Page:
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Ohio is the lone state deciding an abortion-rights question Tuesday, providing hints for 2024 races

COLUMBUS, Ohio (AP) — Ohio becomes the latest flashpoint on Tuesday in the nation’s ongoing battle over abortion access since the U.S. Supreme Court overturned a constitutional right to the procedure last year.

Voters will decide whether to pass a constitutional amendment guaranteeing an individual right to abortion and other forms of reproductive healthcare.

Ohio is the only state to consider a statewide abortion-rights question this year, fueling tens of millions of dollars in campaign spending, boisterous rallies for and against the amendment, and months of advertising and social media messaging, some of it misleading.

With a single spotlight on abortion rights this year, advocates on both sides of the issue are watching the outcome for signs of voter sentiment heading into 2024, when abortion-rights supporters are planning to put measures on the ballot in several other states, including Arizona, Missouri and Florida. Early voter turnout has also been robust.

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Public polling shows about two-thirds of Americans say abortion should generally be legal in the earliest stages of pregnancy, a sentiment that has been underscored in half a dozen states since the Supreme Court’s decision reversing Roe v. Wade in June 2022.

In both Democratic and deeply Republican states — California, Kansas, Kentucky, Michigan, Montana and Vermont — voters have either affirmed abortion access or turned back attempts to undermine the right.

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Voter approval of the constitutional amendment in Ohio, known as Issue 1, would undo a 2019 state law passed by Republicans that bans most abortions at around six weeks into pregnancy, with no exceptions for rape and incest. That law, currently on hold because of court challenges, is one of roughly two dozen restrictions on abortion the Ohio Legislature has passed in recent years.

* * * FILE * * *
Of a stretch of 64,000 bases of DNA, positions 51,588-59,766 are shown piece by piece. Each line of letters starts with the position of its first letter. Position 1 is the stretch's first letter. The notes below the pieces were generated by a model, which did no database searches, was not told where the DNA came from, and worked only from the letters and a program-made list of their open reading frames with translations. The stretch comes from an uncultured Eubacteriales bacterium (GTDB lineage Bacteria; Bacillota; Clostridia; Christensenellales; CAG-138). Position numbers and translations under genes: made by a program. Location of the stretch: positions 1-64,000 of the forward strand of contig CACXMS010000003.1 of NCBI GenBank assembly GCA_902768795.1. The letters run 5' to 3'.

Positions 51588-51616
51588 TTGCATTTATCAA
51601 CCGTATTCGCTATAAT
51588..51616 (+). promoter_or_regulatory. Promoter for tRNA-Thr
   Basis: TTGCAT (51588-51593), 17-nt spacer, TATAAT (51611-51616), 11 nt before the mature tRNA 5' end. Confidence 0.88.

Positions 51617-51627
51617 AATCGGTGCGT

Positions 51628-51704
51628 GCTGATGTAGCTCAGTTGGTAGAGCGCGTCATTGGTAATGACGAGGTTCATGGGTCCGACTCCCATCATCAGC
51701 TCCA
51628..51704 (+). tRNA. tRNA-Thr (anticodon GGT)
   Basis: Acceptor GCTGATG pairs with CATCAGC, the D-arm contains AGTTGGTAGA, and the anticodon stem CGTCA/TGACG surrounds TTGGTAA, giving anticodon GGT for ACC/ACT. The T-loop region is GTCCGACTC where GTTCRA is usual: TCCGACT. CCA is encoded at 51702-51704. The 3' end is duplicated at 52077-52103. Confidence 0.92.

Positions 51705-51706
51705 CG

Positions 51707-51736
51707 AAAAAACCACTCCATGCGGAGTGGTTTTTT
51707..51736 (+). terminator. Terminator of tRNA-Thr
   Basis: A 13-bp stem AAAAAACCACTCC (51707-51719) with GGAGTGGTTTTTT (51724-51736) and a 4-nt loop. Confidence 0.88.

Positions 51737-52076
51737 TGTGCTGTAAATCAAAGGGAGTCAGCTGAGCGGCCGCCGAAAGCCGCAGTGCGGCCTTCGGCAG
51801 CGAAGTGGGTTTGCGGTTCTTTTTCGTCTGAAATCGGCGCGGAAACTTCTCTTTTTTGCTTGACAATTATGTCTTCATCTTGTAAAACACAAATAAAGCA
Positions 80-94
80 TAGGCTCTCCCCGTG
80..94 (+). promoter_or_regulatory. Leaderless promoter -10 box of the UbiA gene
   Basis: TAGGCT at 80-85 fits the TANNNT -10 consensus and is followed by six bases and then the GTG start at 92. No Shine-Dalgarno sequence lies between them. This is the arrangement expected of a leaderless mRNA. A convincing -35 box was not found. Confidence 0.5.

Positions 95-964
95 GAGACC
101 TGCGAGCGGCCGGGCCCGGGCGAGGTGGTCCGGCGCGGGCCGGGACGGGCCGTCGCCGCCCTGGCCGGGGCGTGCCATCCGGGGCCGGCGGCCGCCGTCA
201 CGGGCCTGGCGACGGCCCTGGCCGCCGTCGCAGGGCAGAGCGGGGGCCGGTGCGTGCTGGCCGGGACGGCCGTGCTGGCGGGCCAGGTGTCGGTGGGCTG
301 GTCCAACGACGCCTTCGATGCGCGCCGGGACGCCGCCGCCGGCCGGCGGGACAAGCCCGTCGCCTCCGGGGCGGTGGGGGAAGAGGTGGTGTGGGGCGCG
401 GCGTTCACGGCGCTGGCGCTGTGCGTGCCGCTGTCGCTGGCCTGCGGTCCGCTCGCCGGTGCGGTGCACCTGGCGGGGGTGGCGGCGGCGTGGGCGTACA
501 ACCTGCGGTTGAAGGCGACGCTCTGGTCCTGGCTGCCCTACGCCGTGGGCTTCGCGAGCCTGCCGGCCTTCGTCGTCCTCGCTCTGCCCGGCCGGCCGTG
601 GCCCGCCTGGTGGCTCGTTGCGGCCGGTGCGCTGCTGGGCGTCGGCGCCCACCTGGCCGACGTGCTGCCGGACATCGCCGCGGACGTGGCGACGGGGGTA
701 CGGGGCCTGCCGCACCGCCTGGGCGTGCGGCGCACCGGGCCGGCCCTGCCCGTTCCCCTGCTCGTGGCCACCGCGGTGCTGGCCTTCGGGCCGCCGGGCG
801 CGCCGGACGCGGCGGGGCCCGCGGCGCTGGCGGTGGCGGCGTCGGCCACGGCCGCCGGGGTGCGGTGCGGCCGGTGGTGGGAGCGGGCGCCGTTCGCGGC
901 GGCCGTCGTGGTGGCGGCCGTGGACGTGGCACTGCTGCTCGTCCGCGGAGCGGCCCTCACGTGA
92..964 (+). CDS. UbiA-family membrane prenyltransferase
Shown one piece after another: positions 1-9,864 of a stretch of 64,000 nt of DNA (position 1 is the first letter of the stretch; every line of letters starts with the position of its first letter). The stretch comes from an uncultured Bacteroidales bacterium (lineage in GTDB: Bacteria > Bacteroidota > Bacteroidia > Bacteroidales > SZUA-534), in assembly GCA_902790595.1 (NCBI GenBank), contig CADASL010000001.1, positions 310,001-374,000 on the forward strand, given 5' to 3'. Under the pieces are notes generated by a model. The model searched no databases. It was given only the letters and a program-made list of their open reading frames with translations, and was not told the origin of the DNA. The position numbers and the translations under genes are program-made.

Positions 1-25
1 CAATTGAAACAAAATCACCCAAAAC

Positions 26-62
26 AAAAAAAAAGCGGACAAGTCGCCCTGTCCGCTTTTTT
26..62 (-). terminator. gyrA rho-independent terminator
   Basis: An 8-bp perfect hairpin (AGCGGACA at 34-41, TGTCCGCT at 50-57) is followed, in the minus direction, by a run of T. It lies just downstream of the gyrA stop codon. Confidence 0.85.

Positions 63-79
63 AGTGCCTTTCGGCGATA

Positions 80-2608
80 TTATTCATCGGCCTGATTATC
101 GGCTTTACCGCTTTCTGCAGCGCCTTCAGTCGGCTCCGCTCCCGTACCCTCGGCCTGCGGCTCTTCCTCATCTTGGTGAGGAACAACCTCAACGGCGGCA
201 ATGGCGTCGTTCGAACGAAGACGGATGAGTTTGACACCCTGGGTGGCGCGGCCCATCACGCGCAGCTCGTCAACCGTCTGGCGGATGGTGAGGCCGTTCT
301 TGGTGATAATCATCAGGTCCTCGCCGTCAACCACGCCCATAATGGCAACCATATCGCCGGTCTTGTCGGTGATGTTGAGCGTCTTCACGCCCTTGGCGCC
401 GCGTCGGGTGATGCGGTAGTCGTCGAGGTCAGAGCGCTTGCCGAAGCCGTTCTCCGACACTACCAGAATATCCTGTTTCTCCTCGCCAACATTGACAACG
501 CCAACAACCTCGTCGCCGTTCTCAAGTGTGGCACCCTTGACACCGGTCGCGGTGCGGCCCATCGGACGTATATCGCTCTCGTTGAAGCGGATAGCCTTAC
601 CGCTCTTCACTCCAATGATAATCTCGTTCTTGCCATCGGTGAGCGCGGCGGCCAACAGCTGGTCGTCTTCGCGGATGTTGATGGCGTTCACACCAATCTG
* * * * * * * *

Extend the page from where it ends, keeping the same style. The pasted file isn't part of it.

Issue 1 specifically declares an individual’s right to “make and carry out one’s own reproductive decisions,” including birth control, fertility treatments, miscarriage and abortion.

It still allows the state to regulate the procedure after fetal viability, as long as exceptions are provided for cases in which a doctor determines the “life or health” of the woman is at risk. Viability is defined as the point when the fetus has “a significant likelihood of survival” outside the womb with reasonable interventions.

Anti-abortion groups have argued the amendment’s wording is overly broad, advancing a host of untested legal theories about its impacts. They’ve tested a variety of messages to try to defeat the amendment as they seek to reverse their losses in statewide votes, including characterizing it as “anti-parent” and warning that it would allow minors to seek abortions or gender-transition surgeries without parents’ consent.

It’s unclear how the Republican-dominated Legislature will respond if voters pass the amendment. Republican state Senate President Matt Huffman has suggested that lawmakers could come back with another proposed amendment next year that would undo Issue 1, although they would have only a six-week window after Election Day to get it on the 2024 primary ballot.

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The voting follows an August special election called by the Republican-controlled Legislature that was aimed at making future constitutional changes harder to pass by increasing the threshold from a simple majority vote to 60%. That proposal was aimed in part at undermining the abortion-rights measure being decided now.

Voters overwhelmingly defeated that special election question, setting the stage for the high-stakes fall abortion campaign.